BruJon's Webtips archief

last update: fri 15 jan 2002

Hier volgt binnenkort nog een inhoudsopgave en zoeker.

Includes

Reducing the size of your pages not only decreases load time, but it makes code reading and editing much easier.
HTML (IIS server-side) Includes:
<!--#include file="<file1>.asp"-->
HTML code for the page file
<!--#include file="<file2>.asp"-->

CSS Stylesheet Includes:
Start a new file in your favorite editor, and save it as <name>.css.
Now that you have a stylesheet, you INCLUDE it on your pages, like this:<LINK HREF="name.css" type="text/css" REL="stylesheet">

Javascript Includes:
Take all of your Javascript code and place it in a NEW file you will create. It MUST have the extension .js.
Now where you want that file to show up, add the following: <script src="myfile.js" language="javascript" type="text/javascript"></script>

Inline Frames

Inline frames, also known as IFrames, are created with the <IFRAME> tag, which is supported by Explorer 3.2 and up, as well as Netscape 4.0 or better. Inline frames differ from the regular <Frame> tag, as we simply embed them right into an HTML page. No frameset or index pages are required.

Here is an example of how to use a simple IFRAME:
<IFRAME SRC="sample.html"></IFRAME>

All we will do place the IFrame into a page, bearing the source of the actual file. This method is handy if you want to give people remote files to include on their site, sourcing a file to yours.

So in our example, an HTML page carrying our IFRAME might look like this:

<HTML>
<BODY>
Our page ... text, etc ... and now, here comes the IFRAME!
<IFRAME SRC="sample.html"></IFRAME>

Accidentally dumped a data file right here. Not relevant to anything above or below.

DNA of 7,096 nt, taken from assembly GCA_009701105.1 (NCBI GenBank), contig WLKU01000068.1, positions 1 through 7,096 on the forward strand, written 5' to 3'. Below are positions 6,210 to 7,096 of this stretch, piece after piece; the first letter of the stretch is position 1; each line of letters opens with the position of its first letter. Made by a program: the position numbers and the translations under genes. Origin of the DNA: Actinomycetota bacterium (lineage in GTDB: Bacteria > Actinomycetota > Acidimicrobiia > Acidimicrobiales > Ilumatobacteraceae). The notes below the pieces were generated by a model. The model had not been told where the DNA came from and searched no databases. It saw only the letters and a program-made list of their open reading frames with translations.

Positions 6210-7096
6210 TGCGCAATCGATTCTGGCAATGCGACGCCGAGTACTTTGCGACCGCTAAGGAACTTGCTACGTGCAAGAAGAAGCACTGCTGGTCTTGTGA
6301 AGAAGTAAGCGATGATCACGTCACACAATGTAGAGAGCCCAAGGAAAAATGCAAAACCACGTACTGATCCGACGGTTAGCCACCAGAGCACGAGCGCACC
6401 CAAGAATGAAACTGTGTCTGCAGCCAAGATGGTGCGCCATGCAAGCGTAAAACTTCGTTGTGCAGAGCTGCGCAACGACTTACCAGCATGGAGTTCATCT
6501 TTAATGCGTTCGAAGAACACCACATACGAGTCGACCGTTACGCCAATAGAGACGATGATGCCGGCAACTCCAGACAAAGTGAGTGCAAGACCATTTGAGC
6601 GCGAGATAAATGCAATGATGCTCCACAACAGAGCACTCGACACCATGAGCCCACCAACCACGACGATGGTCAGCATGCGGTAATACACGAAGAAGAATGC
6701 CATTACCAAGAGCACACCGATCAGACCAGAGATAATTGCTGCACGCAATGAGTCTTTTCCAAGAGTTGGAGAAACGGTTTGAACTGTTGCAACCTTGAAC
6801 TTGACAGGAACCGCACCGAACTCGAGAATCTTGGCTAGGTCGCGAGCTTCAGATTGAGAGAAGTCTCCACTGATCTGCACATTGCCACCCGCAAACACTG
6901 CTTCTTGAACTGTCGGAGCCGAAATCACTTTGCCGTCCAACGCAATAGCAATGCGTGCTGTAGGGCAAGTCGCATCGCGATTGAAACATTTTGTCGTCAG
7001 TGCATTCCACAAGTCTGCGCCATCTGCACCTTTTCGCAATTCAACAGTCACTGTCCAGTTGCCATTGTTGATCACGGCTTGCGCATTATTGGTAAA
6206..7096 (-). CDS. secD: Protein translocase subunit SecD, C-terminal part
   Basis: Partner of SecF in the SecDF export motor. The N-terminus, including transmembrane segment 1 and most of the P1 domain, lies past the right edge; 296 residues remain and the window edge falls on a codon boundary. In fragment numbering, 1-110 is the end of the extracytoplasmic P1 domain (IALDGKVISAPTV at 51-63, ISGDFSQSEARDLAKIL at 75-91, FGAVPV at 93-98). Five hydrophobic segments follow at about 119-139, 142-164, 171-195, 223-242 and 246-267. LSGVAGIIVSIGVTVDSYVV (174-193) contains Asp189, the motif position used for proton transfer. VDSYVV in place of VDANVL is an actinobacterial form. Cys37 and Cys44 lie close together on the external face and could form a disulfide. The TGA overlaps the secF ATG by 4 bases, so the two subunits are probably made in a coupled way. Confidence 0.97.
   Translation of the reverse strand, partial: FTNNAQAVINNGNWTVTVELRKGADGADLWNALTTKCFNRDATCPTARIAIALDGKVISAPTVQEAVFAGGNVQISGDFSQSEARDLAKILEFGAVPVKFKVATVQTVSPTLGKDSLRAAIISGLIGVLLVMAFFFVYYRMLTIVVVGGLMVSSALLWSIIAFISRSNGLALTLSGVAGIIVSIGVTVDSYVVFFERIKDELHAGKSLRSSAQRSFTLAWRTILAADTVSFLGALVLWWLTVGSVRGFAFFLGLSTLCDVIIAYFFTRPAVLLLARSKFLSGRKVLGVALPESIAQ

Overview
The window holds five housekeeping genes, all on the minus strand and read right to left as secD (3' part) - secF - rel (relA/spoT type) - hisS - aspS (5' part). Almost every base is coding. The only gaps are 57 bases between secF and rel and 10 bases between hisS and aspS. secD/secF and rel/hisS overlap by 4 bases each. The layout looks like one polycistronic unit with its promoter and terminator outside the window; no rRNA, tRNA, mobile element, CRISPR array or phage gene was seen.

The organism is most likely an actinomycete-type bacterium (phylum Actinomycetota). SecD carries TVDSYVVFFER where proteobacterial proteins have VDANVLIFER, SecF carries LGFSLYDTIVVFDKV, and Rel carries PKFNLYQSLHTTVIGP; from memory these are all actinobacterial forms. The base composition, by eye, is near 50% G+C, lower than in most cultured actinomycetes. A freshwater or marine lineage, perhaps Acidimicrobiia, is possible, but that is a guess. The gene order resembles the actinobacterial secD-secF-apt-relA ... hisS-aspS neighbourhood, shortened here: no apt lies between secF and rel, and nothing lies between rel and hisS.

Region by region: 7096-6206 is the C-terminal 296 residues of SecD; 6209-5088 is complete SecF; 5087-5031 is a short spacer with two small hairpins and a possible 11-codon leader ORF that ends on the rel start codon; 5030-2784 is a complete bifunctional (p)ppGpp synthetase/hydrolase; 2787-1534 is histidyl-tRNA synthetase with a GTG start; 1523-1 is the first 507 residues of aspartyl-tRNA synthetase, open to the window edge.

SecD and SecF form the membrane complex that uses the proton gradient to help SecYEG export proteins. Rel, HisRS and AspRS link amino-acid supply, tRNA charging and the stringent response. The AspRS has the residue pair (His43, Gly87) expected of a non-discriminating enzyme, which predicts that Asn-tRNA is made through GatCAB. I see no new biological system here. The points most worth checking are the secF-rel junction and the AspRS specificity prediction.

</BODY>
</HTML>

The IFRAME Tag does carry some specific attributes to help you control the display. Here is a quick, but limited reference:

ALIGN Offset to other elements, much like the Image Tag.

BORDER The default is 0 (pixels)

HEIGHT / WIDTH (pixels or %)

HSPACE / VSPACE As with Images, this attribute specifies a pixel size for horizontal or vertical margins around the IFRAME (external margin)

MARGINHEIGHT / MARGINWIDTH Internal margin in pixels

SCROLLING If set to "AUTO," the browser determines whether scrollbars are necessary; otherwise, specify either "YES" or "NO"

Margins Explained

Ever noticed how some sites sit flush to the top or left of your browser? We control this with page margins, and they are very simple to use. Margins are controlled in the <BODY> tag. Note that (as usual) there are differences in how IE and Netscape handle these tags. Your best bet is to incorporate ALL tags so that both browsers will show similar results.

Here's how it works:

<BODY TOPMARGIN="0" LEFTMARGIN="0">

Simple, right? Here's the additional code for Navigator users:
MARGINHEIGHT and MARGINWIDTH, like so:
<BODY MARGINHEIGHT="0" MARGINWIDTH="0">

To combine both browser elements, simply put them together:
<BODY TOPMARGIN="0" LEFTMARGIN="0" MARGINHEIGHT="0" MARGINWIDTH="0">

By the way ... there are no BOTTOMMARGIN or RIGHTMARGIN attributes :)